Counseling and public penance? Sure, if this were a one-off or related to a disease like substance abuse for which Jeffers had sought help. But this isn't that. I'm pretty liberal in these areas, but I frankly don't think Jeffers' "right" to continue his career quite measures up to his ex-wife's right to live without harassment and threats... and the right of our young players to have a role model who isn't a complete asshole.

Red card for me. Right now.

Kieran Kinsella
10 Posted 30/10/2019 at 18:53:09
Stan,

I didn't realize about chartered engineers. I knew Doctors could get struck off but I thought that was only if they were like Harold Shipman and actually murdered patients etc. But I get your point.


Mike Gaynes

I didn't know about his prior or the broomstick. Maybe he should be a witch and fly off. I was just thinking in terms of his lack of skill to perform another career. But if as you say, he is a periodically violent SOB, in addition to already being a one time Everton traitor, then yes Red card from me too.

Brian Williams
11 Posted 30/10/2019 at 18:56:08
I'd agree with Mike. The offence doesn't have to "relate" to the job being carried out.
Employers should, and do, have the right to expect a certain standard of behaviour from their employees and they should be able to fire employees who's standards fall below what's acceptable.
There are numerous offences that wouldn't "physically" affect an individuals ability to do the job they're employed to do but that shouldn't preclude them from getting the boot should they commit certain offences.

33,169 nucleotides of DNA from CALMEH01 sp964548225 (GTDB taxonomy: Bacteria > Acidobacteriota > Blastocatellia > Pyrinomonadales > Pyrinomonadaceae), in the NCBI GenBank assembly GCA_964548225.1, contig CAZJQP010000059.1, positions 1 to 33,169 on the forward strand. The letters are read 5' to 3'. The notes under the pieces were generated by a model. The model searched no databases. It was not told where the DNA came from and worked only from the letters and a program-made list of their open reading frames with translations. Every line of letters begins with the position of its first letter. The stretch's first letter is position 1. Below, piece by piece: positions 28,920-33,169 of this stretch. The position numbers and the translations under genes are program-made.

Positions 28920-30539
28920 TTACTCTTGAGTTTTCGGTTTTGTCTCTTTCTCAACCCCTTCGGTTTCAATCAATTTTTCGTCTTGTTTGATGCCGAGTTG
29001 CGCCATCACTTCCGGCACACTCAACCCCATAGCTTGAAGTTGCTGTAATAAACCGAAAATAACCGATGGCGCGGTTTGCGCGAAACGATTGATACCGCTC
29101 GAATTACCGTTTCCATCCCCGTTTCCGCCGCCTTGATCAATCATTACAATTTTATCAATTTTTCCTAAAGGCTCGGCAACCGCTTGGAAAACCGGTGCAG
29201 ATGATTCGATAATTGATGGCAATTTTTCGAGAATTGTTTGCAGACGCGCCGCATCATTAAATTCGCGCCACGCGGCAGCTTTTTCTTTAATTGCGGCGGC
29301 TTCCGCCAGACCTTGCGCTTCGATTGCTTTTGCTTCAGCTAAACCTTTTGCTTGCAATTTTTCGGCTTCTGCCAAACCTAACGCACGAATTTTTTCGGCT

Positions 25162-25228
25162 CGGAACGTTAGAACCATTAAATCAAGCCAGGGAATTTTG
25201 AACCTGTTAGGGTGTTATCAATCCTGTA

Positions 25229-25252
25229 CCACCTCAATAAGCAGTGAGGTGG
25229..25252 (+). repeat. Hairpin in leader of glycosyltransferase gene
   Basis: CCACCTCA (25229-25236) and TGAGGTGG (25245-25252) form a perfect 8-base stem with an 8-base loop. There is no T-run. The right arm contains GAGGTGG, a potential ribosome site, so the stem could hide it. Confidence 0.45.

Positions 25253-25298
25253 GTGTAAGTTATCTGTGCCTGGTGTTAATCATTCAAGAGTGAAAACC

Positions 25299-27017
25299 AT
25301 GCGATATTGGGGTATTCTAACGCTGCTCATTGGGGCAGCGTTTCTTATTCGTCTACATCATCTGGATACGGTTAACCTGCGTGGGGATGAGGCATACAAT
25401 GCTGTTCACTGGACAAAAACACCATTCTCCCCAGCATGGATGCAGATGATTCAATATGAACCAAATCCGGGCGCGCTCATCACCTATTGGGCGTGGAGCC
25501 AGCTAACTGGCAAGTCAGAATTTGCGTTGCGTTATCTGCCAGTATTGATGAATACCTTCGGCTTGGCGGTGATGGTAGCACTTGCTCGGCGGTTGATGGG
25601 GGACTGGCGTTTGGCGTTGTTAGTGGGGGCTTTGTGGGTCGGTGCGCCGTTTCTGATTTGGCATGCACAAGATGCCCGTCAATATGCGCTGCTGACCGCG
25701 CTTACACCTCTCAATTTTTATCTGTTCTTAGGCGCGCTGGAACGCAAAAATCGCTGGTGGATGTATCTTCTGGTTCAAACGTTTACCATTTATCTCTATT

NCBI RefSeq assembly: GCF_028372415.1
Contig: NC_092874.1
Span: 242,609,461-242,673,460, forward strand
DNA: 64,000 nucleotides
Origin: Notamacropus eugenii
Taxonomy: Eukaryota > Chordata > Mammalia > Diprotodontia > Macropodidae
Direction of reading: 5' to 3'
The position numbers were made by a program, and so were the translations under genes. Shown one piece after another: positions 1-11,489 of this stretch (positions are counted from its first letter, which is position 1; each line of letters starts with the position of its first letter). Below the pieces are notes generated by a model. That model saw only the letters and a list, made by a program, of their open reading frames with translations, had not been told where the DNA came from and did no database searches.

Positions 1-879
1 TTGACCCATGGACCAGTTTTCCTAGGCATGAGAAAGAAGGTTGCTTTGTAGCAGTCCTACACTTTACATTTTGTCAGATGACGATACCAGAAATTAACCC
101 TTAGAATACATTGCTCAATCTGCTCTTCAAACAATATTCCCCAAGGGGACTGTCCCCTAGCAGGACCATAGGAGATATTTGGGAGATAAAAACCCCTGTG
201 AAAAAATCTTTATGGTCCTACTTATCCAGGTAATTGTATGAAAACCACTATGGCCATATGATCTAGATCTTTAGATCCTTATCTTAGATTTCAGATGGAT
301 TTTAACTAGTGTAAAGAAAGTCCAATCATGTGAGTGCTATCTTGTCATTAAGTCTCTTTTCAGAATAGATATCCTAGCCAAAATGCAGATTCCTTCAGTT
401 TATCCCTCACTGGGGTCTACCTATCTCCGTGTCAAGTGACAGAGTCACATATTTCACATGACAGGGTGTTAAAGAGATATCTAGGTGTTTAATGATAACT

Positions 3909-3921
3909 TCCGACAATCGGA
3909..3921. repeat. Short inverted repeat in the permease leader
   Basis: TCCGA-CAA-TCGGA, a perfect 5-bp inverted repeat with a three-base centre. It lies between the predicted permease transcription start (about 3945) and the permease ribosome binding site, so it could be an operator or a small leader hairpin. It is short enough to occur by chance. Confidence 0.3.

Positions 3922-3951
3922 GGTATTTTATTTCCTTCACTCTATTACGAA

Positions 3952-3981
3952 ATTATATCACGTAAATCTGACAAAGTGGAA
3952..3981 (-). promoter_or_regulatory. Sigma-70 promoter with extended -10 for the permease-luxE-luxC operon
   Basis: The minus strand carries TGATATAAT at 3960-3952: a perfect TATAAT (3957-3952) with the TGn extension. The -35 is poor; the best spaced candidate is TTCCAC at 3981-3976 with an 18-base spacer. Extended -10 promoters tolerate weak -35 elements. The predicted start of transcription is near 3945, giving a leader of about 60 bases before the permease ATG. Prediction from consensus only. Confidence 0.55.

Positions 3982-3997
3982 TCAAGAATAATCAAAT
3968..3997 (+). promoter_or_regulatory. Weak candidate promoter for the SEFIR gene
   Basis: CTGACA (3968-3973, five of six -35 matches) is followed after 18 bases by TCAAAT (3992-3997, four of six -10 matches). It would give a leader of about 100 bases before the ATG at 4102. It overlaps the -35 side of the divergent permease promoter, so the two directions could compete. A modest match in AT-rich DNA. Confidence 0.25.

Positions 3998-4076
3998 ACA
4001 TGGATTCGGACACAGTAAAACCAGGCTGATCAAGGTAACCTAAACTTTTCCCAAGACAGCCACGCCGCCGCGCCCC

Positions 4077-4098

Mike Gaynes
12 Posted 30/10/2019 at 19:05:39
Kieran #9, must admit that I never viewed him as a traitor -- I always thought he did us a favor by leaving. £8 million was a nice bit of coin back then, and he was never worth a crap for Arsenal -- or for any of the clubs he played for after that. I think I read somewhere that by the time he left us at age 20, he had already scored half his career goals... is that correct?

So no grudge from me on that one.

Kieran Kinsella
13 Posted 30/10/2019 at 19:10:34
Mike

It worked out in our favor ultimately but it was more his attitude prior to it when he came from nowhere as a "wonder kid" and suddenly his family are all "our Franny is too good for Everton" and what not before he eventually got that move. Then he came back with his tail between his legs on loan. He proceeded to get into it with Moyes about lack of playing time only to strop off once again. Yet we bring him back for a third time.

Dave Abrahams
14 Posted 30/10/2019 at 19:11:45
When contacted by the Liverpool Echo an Everton spokesman said ‘ This is a personal and private matter and the club would not be making a statement about it’ End of quote.
Derek Knox
15 Posted 01/11/2019 at 15:24:07
So the 'Fox in the Box' is more like a 'Snake in the Grass' or a 'Wolf in Sheep's Clothing'.
Derek Taylor
16 Posted 01/11/2019 at 17:54:35
How will he pay his maintenance payments if he loses his job?
Mike Kehoe
17 Posted 03/11/2019 at 10:55:41
When you work in any profession with children or vulnerable people you are automatically subject to a DBS police check and some offences bar you from working directly, depending on the context. The decision may be out of the clubs hands.
Personally, I feel that to have the privilege of enjoying such a high profile career it is reasonable that the expectations regarding conduct should be higher as he is a role model: that’s not just because he shat on the club by the way.
Darren Hind
18 Posted 03/11/2019 at 11:02:26
Thought this was a footy forum ?

Brent Stephens
19 Posted 03/11/2019 at 11:15:49
As Mike #17 says, this might be out of the club's hands, where somebody is working with children.